• The factors of ethnicity and regionalism in the military realm grow in importance. The ethnic and/or regional self-identification, cohesion, and solidarity in the different forces’ clusters may affect the integrity of the Russian Federation, generate friction in the ranks, or become a political factor. The role of the Latvian riflemen in the Russian revolution and civil war is illustrative of that possibility.
    • The social, psychological, criminal, and political issues associated with hundreds of thousands of discharged veterans will remain, for decades, one of the core problems in Russia’s post-war environment.
    • Equally, the unfolding militarization of Russian society and the cult of war could have long-lasting effects on domestic politics and the way of life.
  • As for the military establishment, it is hard to expect that it will interfere in politics independently as a cohesive institutional entity. Rather, it may operate at the behest of certain alternative elitist groups in scenarios of a facilitated or forced transfer of power or in the extreme environment of chaotization and fragmentation of the state. In this regard, the links between generals, on one side, and the influential establishment groups, regional leaders, ethnic groups, corporations, and oligarchs, on the other side, make a difference (example: local military commanders’ ties to Tula’s governor and strongman Dyumin). An alternative possibility is a passiveness and self-disengagement of the political turbulence, as happened to the Iranian generals during the 1979 revolution, when the junior ranks joined the protest and the Shah’s army crumbled.
  • The Kremlin regime grasps the perils emanating from civil-military relations twisted by the war. So far, it has been able to more or less control the military establishment. However, the prerequisite of the expansion of the military forces for the needs of the war, combined with the need to avert the negative socio-political and economic effects of the mass mobilization, creates an inevitable impasse. The entry of hundreds of thousands of uniformed citizens into the military would likely erode further public support for Putin, destabilize society, and may form preconditions for the 1917 Redux.

Overall, the end of the hostilities (notwithstanding a frozen conflict, a negotiated peace, or something else) will leave Russia with an immense pool of seasoned veterans who tasted blood, got combat experience, forged frontline camaraderie, and may have stored some weapons and ammunition in sheds and lofts at home. Many, if not most, of these people will probably experience post-traumatic stress disorder, have grievances, felonious records, loyalties other than to the state (such as ethnic affinities, for example), and no moral restrains. As such, they will remain vulnerable to radical political and religious ideologies or criminal temptations. In addition, there will be generals and surviving cadre officers who will feel themselves betrayed and disaffected, yet are professionally linked to each other. That would be an explosive mix that could potentially prompt an ideal storm for power transition under certain conditions. The delayed impact of civil-military relations, in one form or another, will emerge as a paramount influencing factor in the post-war and post-Putin settings and dynamics of Russia.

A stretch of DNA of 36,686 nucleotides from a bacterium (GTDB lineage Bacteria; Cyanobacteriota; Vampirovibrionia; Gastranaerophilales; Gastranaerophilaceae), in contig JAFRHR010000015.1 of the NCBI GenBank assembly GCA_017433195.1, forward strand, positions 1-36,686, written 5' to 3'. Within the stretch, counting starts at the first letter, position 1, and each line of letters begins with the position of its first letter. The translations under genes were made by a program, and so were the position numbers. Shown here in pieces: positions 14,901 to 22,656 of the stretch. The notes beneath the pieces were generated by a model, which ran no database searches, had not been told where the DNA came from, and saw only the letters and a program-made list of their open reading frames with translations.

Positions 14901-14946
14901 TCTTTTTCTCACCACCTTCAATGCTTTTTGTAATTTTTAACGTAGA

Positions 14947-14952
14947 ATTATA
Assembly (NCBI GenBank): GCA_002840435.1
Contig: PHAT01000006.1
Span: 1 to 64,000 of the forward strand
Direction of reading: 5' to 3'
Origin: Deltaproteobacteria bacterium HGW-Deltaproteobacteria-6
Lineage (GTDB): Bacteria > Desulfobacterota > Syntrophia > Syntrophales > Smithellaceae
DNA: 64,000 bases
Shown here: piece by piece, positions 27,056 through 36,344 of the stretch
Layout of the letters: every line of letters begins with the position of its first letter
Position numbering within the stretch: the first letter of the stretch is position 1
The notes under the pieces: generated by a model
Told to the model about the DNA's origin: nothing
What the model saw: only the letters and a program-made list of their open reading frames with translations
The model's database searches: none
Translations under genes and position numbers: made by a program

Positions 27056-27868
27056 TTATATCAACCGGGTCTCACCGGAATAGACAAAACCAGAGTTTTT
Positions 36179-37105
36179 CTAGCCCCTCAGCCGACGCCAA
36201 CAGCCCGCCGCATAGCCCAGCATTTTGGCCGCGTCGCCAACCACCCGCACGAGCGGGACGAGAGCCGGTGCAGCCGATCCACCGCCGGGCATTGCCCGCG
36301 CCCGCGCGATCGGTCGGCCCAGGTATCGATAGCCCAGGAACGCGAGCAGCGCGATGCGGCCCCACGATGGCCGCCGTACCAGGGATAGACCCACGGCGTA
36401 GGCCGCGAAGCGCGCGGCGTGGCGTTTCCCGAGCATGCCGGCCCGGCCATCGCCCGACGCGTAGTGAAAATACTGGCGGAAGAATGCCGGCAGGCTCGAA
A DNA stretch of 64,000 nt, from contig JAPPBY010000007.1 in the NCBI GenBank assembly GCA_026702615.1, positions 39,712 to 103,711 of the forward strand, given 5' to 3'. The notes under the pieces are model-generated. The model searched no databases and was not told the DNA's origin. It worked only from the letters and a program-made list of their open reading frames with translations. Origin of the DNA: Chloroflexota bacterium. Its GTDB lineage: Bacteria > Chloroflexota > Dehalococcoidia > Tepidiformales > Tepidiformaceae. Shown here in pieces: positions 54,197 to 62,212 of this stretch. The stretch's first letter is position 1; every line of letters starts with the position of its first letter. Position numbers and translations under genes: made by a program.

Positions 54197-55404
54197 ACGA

About the Author

Mr. Jahangir Arasli is a Senior Research Fellow at the Institute for Development & Diplomacy at the ADA University (Azerbaijan). He previously was an officer in Azerbaijan’s Ministry of Defense. Mr. Arasli later served as a civilian Advisor on International Issues at the MoD and as an Advisor on Aviation Security to the Rector of the National Aviation Academy of Azerbaijan.  He has a M.A. degree in Oriental Studies (from the Institute of the Countries of Asia and Africa at the Moscow State University, 1983) and a M.A. degree in Security Studies/Civil-Military Relations (from the U.S. Naval Postgraduate School, 2010). His research interests include modern warfare, counterterrorism, violent non-state actors, new security threats and challenges, civil-military relations, and decision-making in the national security domain. Mr. Arasli is an alumnus of the George C. Marshall Center for European Security Studies (1998) and has also served as a GCMC research scholar (2006), an adjunct professor at the Program for Terrorism and Security Studies at the GCMC (2011), and a member of the Combating Terrorism Working Group, PfP Consortium of Defense Academies and Security Studies Institutes (2003-2017).